Add some extra fun to any outfit with these free animal appliqué templates!
Adding animal faces to clothing is such a cute way to make them stand out. It also saves money by enabling the use of more solid prints and adding your own embellishments rather than buying designer and custom prints. Toddlers are especially appreciative of clothing with animals on it as I’ve learned. When my toddler looks in her drawer before getting dressed she points to her kitty shirt for example and says “meow” I then proceed to put it on her while she is bursting with excitement.
In today’s tutorial I am going to provide some tips for drafting your own animal appliqués. I also have three free designs to give you to get you started (The Hedgehog, Raccoon and Owl), and I will show you how to apply the appliqué correctly.
What you will need:
- Design Template: Either make your own or use the ones provided here
- Interfacing to back the design pieces – I used Heat N Bond Lite
- Stabilizer to back the top. Use a permanent cut-away stabilizer when working with knit projects like this.
- Scrap fabric pieces for your design. You can use knit or woven, just keep in mind how weighty it will be. I used knit for the raccoon and hedgehog because I incorporated fabric that matched with the sleeves, but I prefer a lighter weight quilting cotton.
- Choose fabric that can be incorporated into your animal. I thought the triangles helped give the appearance of spines on the hedgehog. Striped fabric worked great for a raccoon tail and the lotus full moon made a great giraffe body. Chevrons, polka dots and stripes can give a lot of dimension to your animals.
- Snaps or other embellishments if necessary
I found it pretty easy to freehand your own appliqué and I have zero artistic abilities. Just remember to keep it simple, and choose fabrics that really work with your design and your outfit. I scour Pinterest to gather ideas first. I have an Appliqué Inspiration Pinterest Board just for these sorts of projects. Feel free to start there for inspiration.
Once you’ve picked an animal you can start by free-handing a rough sketch on some paper. Draw your animal as a mirror image of the direction you want it to face. I always forget this and so all my animals are facing left when I intended them to face right! Use simple basic shapes to start. For symmetrical shapes you can draw just one side and cut on the fold.
For this hedgehog I started with an oval and then added the spines and feet. Finally I added the head. I used my sleeve fabric for the inspiration. Keep in mind imperfection on a project like this has character. My circles are not perfect and I actually like how that looks.
After it is sketched you will need to separate each element of the design. For this step I trace right unto the paper side of my Heat N Bond interfacing since it is transparent. If you are using the designs provided everything is already separate so trace directly unto your interfacing. You can reference my pictures above for placement.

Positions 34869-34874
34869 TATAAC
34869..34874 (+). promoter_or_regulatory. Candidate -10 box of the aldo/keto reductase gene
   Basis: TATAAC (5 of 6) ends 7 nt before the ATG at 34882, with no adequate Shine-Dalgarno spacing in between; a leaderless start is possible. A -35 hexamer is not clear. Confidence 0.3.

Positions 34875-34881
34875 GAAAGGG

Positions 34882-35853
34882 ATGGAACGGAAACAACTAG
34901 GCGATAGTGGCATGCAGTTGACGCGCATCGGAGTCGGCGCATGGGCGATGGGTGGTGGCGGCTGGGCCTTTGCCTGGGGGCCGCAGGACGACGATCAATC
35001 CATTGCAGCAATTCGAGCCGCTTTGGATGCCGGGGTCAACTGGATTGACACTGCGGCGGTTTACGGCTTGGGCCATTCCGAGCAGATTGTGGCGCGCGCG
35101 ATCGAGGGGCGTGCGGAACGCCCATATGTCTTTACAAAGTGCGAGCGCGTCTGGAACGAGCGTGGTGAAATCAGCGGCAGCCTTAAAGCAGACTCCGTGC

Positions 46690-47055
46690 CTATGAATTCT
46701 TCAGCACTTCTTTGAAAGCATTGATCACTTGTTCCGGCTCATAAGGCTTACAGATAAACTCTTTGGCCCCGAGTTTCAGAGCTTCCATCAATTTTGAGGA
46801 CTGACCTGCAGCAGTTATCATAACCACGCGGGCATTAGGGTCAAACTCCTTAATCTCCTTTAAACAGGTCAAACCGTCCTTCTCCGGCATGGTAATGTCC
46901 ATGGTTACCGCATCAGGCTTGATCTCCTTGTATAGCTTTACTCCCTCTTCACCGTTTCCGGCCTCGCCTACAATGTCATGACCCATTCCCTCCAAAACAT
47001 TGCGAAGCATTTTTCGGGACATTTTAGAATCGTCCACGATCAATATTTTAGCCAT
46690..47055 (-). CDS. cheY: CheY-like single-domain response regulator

Cut out your interfacing shapes and following the package instructions press it to the wrong side of your fabric.
Since I didn’t want to cut around the spines twice I didn’t cut along the lines until after I pressed it to the fabric, but then I had to be careful not to use my fabric scissors when cutting the design out of the fabric since it had the paper backing on it!
With the nose I cut the interfacing along the traced line, pressed it to the fabric and then cut it out again.
Lay your pieces unto your project as you cut them out to see how they will look. Remember the seam allowances account for space along the edge of your fabric. Use a ruler to center your design. Make some marks on the fabric with a fabric pen so you know where they go.
Now we will work one piece at a time starting with the one at the very bottom. In this example I only have two pieces but with the raccoon I did the tail first, then the body, then the head. Next I did the mask, nose and ears all at once since they don’t overlap and finally the eyes.
Take the paper backing off of your first piece and iron it to your fabric.
Cut out a piece of cut-away stabilizer larger than the entire design and place it on the wrong side of the fabric directly behind where your appliqué will go.
To sew the appliqué on you can use a zig-zag stitch or an appliqué stitch if your machine has one, but for these types of projects I prefer the zig-zag over the appliqué. You may also choose a straight stitch which will give you the most fraying but may be the look you are going for. Choose a thread color for each step that matches your fabric or works with your design.
When possible begin and end your stitches where they will be covered by the next overlapping piece.
When using the straight stitch, stitch about 1/8″ from the edge of your design. When using the other stitches your needle will go just off the edge of your design when in the far right position.
Work slowly around curves and when needed stop and with your needle down lift the presser foot to turn your project. For this hedgehop I had to do that at the top and bottom of each spine.
Repeat for the next piece, in this case the head. When all the pieces are assembled, very carefully cut away the excess stabilizer.
For my hedgehog I chose to use snaps for the eye and nose. I also did this with the fox and owl because they were small circles and I didn’t want to hand embroider them. Besides the snaps are my daughter’s favorite part on her fox shirt! So if you want to do snaps install them now. I also installed the eye backwards because I thought it looked more like an eye that way.
Assemble your project and admire your work!